Between Oceans and Continents: The Registers of Slaves and Liberated Africans from Mozambique, 1850sPublic Project active 12 months ago
In the nineteenth century, Mozambique, in southeast Africa, emerged as an important source of slaves for societies located in places as distant as Cuba and Indonesia. As anti-slave trade forces suppressed the traffic along the coast of West Africa, slave traders sought for alternative sources of captives in previously underexplored regions. Mozambique emerged as an ideal place. Not only was it situated in a relatively remote region, far beyond the center of the suppression campaign, as it already counted with pre-existing commercial networks linking the interior to the coast. But who were these slaves? From where did they come? What happened to them? And what was their impact on their host societies? This project seeks to address these issues by building a database of Africans listed in the registers of slaves and liberated Africans from Mozambique between the 1850s and 1870s.
In 1854, the Portuguese government ordered the registration of all slaves living in its territories in Africa, including Mozambique. Owners who failed to register their slaves would lose their right over their human property and the individuals in question would be listed in a register of liberated Africans. These documents offer a unique snapshot of the enslaved population of Mozambique during the period of reorientation of the slave trade from the Atlantic to the Indian Ocean. They were organized in books printed in Lisbon and dispatched to the several districts of the province for completion by local officials and inspectors. Each book has a set number of columns providing specific information about the individuals listed, such as their names, their owners’ names, and their age, sex, origin, and physical description (height, skin color, body marks, etc.).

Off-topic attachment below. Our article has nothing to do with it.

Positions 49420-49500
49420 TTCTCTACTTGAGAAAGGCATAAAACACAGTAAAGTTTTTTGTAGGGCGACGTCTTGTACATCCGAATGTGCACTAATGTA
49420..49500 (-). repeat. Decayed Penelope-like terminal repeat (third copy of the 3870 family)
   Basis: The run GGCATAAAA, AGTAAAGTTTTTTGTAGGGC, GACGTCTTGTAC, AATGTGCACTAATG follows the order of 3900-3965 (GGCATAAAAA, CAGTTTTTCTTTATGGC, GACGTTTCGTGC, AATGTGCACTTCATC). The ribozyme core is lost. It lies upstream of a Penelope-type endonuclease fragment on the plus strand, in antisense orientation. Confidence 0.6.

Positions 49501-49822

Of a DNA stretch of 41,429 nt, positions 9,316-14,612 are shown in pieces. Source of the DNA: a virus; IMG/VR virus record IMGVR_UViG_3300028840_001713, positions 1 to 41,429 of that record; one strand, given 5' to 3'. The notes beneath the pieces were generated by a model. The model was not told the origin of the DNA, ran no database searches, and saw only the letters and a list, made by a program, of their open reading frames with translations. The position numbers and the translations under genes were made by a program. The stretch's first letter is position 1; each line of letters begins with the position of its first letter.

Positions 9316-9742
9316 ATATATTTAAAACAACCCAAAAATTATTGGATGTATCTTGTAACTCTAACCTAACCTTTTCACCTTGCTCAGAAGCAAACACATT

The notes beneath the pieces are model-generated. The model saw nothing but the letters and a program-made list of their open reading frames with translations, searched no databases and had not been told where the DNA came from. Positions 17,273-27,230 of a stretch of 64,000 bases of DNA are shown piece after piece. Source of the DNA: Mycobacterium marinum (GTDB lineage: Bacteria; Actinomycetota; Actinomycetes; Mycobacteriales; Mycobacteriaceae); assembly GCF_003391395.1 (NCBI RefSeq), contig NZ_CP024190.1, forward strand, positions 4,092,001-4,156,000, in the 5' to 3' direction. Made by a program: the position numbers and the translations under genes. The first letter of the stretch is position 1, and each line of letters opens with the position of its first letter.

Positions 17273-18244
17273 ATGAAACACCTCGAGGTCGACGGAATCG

I have recently returned from a conference trip to Maputo, the country’s capital, where I was able to visit the Historical Archive of Mozambique. I have located a couple of copies of these registers and, after talking to the archivists, they assured me that there are many more copies available. However, as it happens to many African archives, since independence and the period of civil war, the Historical Archive of Mozambique is undergoing a process of reorganization. Consequently, several of the registers have yet to be catalogued. The Resilient Digital Humanities Jump-Start Grant will provide me with the opportunity to visit the archive for an extended period of time to locate the remaining copies of the registers, make digital copies of them, and subsequently work with graduate students to build the database. This phase of the project will culminate with paper presentations at major conferences, like those of the American Historical Association and the African Studies Association, as well as publications in peer-reviewed journals such as Slavery & Abolition and the Journal of African History. Once the database is completed, additional funding will be sought to create a website to host the database and allow the public to explore the information contained therein through interactive maps, graphs, and tables.